As observed for carbonyl groups, transvinylene group has its concentration increased with temperature and number of extrusions, mainly for 100 ºC. With all data it was performed a linear multiple regression (r2 = 0.94) to figure out the influence of parameters on its concentration. The regression significance was tested (Equation 6), providing a value of 35.68, proving to be statistically significant. Figure 9 shows that temperature is the main parameter in transvinylene formation, followed by time and number of extrusion, all of them in the same magnitude order. These three parameters have positive values, which mean a direct relation with transvinylene indexes.
The values of all interactions were also substantial, showing that not only their isolated effect are important, but their combination. Besides this, the number of extrusion has great interaction with both time and temperature.
Comparison for the three functional groups
Table 1 summarizes the values of coefficients due to multiple linear regression, as well as the regression coefficient and the values from F-test.
The codification of values during factorial design calculation allows one to compare the influence of time, temperature and number of reprocessing in the generation of studied functional groups. Considering the normalization that had been taken place, carbonyl group concentration reached the highest level among them, being more sensible to number of extrusions, time and temperature of aging than hydroperoxide and transvinylene ones. This is corroborated by the values of coefficient magnitude: all parameters have considerable effect in the formation of such functional groups, but the highest values are found for carbonyl bond.
It is found in literature that time and temperature of aging is surely related with the formation and/or consumption of functional groups. But it was also found that the number of reprocessing are supposed to be considered because of the generation of alkyl radical yielded during each extrusion step. Thus, a polymer's recycling step will lead the material to undergo more oxidation and generate more unsaturations bond not only by the action of time and temperature of exposing, but also by all recycling that it is subjected. This statement is corroborated by the coefficient magnitude of number of extrusions (E). For all functional groups it is the lowest, but has the same magnitude order. This parameter has high significance considering all possible interactions. It has great effect in the development of functional groups not isolated, but in association with time and temperature.
During aging experiments of recycled low density polyethylene, it was observed the formation of carbonyl, hydroperoxide, and transvinylene group due to multiple reprocessing. The increase in all functional group with number of reprocessing was attributed to the formation of alkyl radical during every recycling step. It was also observed increase in these functional groups with time and temperature of aging. Factorial design tool showed that the most influent parameter on hydroperoxide, carbonyl, and transvinylene group formation is aging temperature, followed by aging time and number of reprocessing. Although this last parameter was the less influent, it showed to be significant because its coefficients are placed in the same magnitude order. It was also verified that not only isolated effects are significant, but so do the interactions between them. All parameters were tested according to Student's t distribution and the regression itself, according to F test.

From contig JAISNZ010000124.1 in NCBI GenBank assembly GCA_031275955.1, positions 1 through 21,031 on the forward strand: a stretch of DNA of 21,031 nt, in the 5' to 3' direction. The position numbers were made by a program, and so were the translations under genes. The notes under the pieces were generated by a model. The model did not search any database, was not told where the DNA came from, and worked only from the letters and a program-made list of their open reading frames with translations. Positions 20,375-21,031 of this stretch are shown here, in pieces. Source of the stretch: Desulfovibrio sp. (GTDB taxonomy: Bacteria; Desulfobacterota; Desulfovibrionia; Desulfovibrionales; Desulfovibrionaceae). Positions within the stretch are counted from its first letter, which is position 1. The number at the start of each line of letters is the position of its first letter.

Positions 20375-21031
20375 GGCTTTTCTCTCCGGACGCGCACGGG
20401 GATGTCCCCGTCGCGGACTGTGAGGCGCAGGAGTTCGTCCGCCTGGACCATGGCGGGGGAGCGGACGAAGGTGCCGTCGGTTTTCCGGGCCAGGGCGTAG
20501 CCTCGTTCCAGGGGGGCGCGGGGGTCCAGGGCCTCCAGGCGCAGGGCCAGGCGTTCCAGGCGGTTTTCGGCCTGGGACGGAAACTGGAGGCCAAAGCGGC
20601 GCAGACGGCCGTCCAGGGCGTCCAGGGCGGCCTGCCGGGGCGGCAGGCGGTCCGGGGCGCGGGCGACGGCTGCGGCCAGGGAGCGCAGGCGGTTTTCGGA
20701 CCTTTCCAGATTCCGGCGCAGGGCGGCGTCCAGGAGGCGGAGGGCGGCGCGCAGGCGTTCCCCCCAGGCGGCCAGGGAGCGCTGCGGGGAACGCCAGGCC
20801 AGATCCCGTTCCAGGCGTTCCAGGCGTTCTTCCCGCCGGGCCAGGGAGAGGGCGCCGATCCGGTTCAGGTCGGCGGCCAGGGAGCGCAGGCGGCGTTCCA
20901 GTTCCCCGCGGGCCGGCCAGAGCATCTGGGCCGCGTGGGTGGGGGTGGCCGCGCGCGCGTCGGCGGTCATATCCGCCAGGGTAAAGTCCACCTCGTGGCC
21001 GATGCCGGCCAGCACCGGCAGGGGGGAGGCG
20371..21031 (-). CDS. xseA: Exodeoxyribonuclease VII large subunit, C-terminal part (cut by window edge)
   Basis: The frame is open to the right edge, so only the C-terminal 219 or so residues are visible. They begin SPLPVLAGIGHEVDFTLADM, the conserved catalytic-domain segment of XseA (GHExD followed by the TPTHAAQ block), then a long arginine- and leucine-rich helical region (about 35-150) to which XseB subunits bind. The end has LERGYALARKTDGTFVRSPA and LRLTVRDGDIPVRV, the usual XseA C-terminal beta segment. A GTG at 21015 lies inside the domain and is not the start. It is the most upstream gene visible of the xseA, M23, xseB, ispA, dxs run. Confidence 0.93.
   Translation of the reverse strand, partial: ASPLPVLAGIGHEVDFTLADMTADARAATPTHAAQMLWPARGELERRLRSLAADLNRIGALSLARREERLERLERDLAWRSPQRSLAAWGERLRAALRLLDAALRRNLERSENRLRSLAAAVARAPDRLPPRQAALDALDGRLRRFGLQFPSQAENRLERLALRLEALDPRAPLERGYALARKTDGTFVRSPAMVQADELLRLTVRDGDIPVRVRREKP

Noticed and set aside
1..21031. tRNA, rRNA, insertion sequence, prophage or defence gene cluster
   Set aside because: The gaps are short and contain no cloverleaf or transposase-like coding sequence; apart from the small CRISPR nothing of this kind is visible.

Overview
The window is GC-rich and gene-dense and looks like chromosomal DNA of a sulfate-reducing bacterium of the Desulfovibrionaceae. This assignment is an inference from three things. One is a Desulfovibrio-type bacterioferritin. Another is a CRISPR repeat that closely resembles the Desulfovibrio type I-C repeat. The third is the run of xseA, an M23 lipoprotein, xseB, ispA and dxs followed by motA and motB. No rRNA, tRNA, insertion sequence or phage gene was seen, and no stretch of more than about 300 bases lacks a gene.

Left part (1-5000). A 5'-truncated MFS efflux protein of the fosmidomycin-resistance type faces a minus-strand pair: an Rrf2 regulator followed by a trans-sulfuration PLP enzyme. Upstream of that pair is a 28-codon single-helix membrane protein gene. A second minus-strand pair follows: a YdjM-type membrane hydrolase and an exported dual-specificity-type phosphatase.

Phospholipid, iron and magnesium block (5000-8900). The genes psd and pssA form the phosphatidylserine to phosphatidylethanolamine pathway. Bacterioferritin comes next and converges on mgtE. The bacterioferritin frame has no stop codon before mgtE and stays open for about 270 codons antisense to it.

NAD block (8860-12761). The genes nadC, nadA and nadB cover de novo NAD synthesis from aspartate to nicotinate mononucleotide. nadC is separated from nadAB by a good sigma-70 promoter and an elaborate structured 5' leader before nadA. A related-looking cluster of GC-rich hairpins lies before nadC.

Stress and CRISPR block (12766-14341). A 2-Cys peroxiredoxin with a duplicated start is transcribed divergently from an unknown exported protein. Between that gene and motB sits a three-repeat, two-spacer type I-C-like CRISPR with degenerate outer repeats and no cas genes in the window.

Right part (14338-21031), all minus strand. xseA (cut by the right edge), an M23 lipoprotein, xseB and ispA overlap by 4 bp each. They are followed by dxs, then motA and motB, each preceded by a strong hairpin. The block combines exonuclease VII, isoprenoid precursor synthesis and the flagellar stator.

To Capes, CNPq and Fundação Araucária for the finantial support. The authors thank Braskem for the donation of the LDPE used in this work.
1. Coutinhho, F. M. B.; Mello, I. L. & Maria, L.C. S. - Polímeros, 13, p.65 (2003). [ Links ]
4. Pinheiro, L. A.; Chinelatto, M. A. & Canevarolo S. V. - Polym. Degr. Stab., 86, p.445 (2004). http://dx.doi.org/10.1016/j.polymdegradstab.2004.05.016 [ Links ]
5. Pinheiro, L. A.; Chinelatto, M. A. & Canevarolo S. V. - Polym. Degr. Stab., 91, p.2324 (2006). http://dx.doi.org/10.1016/j.polymdegradstab.2006.04.005 [ Links ]
9. Moss, S. & Zweifel, H. - Polym. Degrad. Stab., 25, p.279 (1989). [ Links ]
17. Dostál, J.; Kašpárková, V.; Zatloukal, M.; Muras, J. & Šimek, L. - Eur. Polym. J., 44, p.2652 (2008). http://dx.doi.org/10.1016/j.eurpolymj.2008.05.028
20. Teixeira, S. C. S.; Moreira, M. M.; Lima, A. P.; Santos, L. S.; Rocha, B. M.; Lima, E. S.; Costa, R. A. A. F.; Silva, A. L. N.; Rocha, M. C. G. & Coutinho, F. M. B. - Polym. Test., 24, p. 983 (2005). http://dx.doi.org/10.1016/j.polymertesting.2005.08.004 [ Links ]
21. Aouada, F. A.; Moura, M. R.; Girotto, E. M.; Rubira, A. F. & Muniz, E. C. - Polímeros, 18, p.126 (2008). [ Links ]
23. De Melo, T. J. A.; Pinheiro, L. A. & Canevarolo, S. V. - Polímeros, 20, 4, p.322 (2010). [ Links ]
25. Da Costa, H. M.; Ramos, V. D. & Rocha, M. C. G. - Polym. Test., 24, p.86 (2004). http://dx.doi.org/10.1016/j.polymertesting.2004.06.006 [ Links ]
26. Ramos, V. D.; Costa, H. M.; Rocha, M. C. G. & Gomes, A. S. - Polym. Test., 25, p.306 (2006). http://dx.doi.org/10.1016/j.polymertesting.2006.01.002 [ Links ]
27. Barros Neto, B.; Scarminio, I. S. & Bruns, R. E. - "Como Fazer Experimentos", Editora da Unicamp, Campinas (2002). [ Links ]
Autor para correspondência:
Luís A. Pinheiro
Department of Materials Engineering, State University of Ponta Grossa - UEPG
Av. General Carlos Cavalcanti, 4748
CEP 84030-900, Ponta Grossa, PR, Brazil